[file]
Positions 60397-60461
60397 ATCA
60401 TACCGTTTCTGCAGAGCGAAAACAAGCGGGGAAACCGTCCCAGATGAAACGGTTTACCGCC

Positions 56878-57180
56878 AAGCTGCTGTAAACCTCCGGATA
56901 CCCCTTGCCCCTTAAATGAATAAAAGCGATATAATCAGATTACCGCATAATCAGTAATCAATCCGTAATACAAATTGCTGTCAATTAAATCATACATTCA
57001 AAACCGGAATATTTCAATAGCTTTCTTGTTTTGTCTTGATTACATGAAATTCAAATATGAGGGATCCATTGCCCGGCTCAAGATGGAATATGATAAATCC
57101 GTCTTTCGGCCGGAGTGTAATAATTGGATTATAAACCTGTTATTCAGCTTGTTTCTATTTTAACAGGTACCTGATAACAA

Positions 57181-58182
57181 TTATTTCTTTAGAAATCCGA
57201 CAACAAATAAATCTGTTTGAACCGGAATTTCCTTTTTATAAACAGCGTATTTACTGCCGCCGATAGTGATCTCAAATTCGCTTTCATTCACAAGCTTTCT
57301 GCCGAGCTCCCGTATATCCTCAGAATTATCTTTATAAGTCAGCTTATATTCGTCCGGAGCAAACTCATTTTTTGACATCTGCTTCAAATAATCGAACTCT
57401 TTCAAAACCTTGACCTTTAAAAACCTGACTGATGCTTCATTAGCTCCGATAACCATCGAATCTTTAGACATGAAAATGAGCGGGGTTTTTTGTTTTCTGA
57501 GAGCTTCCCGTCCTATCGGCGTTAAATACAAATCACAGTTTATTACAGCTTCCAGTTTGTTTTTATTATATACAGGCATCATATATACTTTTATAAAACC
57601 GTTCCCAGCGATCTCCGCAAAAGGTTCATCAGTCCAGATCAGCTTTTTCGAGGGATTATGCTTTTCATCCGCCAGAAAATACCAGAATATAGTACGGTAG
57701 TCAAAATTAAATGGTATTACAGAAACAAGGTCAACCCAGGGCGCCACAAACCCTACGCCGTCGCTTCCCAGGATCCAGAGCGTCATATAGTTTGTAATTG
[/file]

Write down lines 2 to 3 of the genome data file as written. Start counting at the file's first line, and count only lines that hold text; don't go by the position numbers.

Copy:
60397 ATCA
60401 TACCGTTTCTGCAGAGCGAAAACAAGCGGGGAAACCGTCCCAGATGAAACGGTTTACCGCC